It is usually a good idea to reduce contractual matters and other arrangements to writing, even if family members are involved. The plaintiffs in this case are a married couple with a five year old child. The defendant is the uncle of the wife of the married couple. The defendant had a practice of allowing his grandchildren to use his horses as 4-H projects free of charge. In the summer of 1999, the plaintiffs visited the defendant’s farm and the child rode one of the defendant’s horses. The horse was gentle and had been used in 4-H projects in the past.
One fundamental principle of the law governing surface water is that it is wrongful for a landowner to disturb the existing pattern of drainage and, as a result, obstruct the flow of water from someone else’s property, or cast upon someone else’s property more water than would naturally flow on it, or cause an unusually high concentration of water in the course of drainage. That’s a big issue for rural landowners owning land next to a tract that is being developed or, as in this case, owning land near a highway construction project.
Sometimes landowners, especially in small towns, tend to ignore city ordinances when building and/or placing structures either on their property or adjacent to it. Often, public officials in these small communities either tend to not enforce existing ordinances or enforce them inconsistently. But, if a city chooses to enforce a restriction against obstructing a public right-of-way, must the city show that the obstruction interferes with travel or causes some sort of damage? That was the issue in this case.
This case involves both contract and tort claims resulting from the plaintiff breaking a tooth upon biting into an olive with the pit inside. The plaintiff opened a jar of “minced pimento stuffed” olives and used some of the olives on a salad. Upon eating the salad, the plaintiff bit down onto an olive pit (or fragment) and fractured a tooth. The defendant imported the olives from Spain. They were shipped to the U.S. in 150-kilogram drums to Virginia, where the drums were emptied and the olives washed and put in glass jars for retail sale.
Over the years, the Iowa courts have dealt with many nuisance cases both in an agricultural and non-agricultural context. Two points are clear from the rulings – one landowner cannot unreasonably interfere with another landowners use and enjoyment of their property; and negligence is not the same thing as nuisance. On the latter point, it doesn’t matter if a landowner has obtained all of the necessary permits, is conducting their activity in accordance with best management practices and is incompliance with all applicable zoning rules - the activity can still be deemed to be a nuisance.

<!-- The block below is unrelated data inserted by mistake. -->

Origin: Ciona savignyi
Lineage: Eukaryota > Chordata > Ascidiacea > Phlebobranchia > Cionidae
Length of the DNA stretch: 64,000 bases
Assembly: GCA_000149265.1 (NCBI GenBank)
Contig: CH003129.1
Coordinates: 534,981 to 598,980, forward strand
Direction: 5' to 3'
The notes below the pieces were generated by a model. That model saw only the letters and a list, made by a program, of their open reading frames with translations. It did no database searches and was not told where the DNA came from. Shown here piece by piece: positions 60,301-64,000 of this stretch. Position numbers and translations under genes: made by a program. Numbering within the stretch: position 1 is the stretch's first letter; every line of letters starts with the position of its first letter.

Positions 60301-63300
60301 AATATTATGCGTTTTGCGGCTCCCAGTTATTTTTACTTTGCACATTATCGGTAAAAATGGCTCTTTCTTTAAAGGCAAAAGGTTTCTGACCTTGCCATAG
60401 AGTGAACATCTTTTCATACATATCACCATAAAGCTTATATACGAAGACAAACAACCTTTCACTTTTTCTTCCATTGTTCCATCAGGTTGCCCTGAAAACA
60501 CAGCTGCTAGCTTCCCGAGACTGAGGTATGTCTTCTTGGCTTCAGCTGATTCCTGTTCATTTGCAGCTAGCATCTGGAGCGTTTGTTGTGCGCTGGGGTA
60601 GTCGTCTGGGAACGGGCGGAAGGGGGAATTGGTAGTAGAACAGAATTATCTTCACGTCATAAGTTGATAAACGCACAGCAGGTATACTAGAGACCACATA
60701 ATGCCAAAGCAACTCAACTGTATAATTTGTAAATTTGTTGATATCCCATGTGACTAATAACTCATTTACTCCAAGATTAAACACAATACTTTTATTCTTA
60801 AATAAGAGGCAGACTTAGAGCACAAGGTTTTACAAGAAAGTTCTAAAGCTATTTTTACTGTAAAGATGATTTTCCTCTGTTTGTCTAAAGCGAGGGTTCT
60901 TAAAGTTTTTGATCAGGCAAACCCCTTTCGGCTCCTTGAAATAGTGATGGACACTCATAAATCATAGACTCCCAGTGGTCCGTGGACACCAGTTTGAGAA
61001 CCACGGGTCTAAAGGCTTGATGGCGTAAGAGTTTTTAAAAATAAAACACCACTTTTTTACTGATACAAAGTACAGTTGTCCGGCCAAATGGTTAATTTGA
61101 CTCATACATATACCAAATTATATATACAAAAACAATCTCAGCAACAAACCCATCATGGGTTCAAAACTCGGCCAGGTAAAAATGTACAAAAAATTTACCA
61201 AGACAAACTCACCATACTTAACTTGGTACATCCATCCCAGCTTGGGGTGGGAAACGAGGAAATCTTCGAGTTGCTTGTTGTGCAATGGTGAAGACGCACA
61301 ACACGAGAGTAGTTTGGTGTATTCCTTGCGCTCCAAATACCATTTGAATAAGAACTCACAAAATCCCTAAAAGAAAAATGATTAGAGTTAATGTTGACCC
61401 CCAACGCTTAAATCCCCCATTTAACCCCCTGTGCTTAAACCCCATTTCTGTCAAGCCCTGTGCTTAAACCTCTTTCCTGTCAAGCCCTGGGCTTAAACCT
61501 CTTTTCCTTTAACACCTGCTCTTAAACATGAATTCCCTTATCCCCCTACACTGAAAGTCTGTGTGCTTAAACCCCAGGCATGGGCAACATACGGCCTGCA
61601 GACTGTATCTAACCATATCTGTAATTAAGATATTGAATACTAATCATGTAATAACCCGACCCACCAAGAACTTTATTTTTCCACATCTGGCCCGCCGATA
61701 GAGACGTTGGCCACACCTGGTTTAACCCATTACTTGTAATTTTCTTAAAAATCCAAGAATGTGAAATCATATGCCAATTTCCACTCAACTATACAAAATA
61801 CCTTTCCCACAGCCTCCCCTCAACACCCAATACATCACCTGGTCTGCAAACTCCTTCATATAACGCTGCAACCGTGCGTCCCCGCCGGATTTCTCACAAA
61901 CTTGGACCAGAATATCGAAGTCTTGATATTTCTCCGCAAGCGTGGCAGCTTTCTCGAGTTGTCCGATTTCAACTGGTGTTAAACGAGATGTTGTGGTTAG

This case involves a wrongful death action against the Iowa Department of Transportation (DOT). The decedent was killed by a train at a railroad crossing. Prior to the accident, the DOT had removed rumble strips and replaced them with a flashing light placed on top of a stop sign that was at an intersection south of the railroad crossing. However, the light was not working on the night of the accident.
Bailment situations arise frequently in agriculture. A bailment exists when personal property is delivered by one person (the bailor) to another person (the bailee) for a specific purpose that benefits either the bailor, the bailee, or both, with the understanding that the personal property will be returned at the end of the bailment. So, for example, when one farmer borrows another farmer’s tractor, that is a bailment, and a bailment relationship is created between the parties. What happens if the tractor is damaged or destroyed during the bailment?
Iowa Courts have recently decided two civil cases filed against Iowa towns involving the issue of the towns’ legal responsibility for injuries to individuals at a public building or at a public event, and a third case involving premises liability on private property.
The Iowa Court of Appeals has decided two cases involving employer liability – one case involving the issue of an employer’s liability to an employee for an on-the-job injury, and a second case involving the question of when an employer is liable for injuries to a patron that an employee causes.
The Center for Agricultural Law and Taxation does not provide legal advice. Any information provided on this website is not intended to be a substitute for legal services from a competent professional. The Center's work is supported by fee-based seminars and generous private gifts. Any opinions, findings, conclusions or recommendations expressed in the material contained on this website do not necessarily reflect the views of Iowa State University.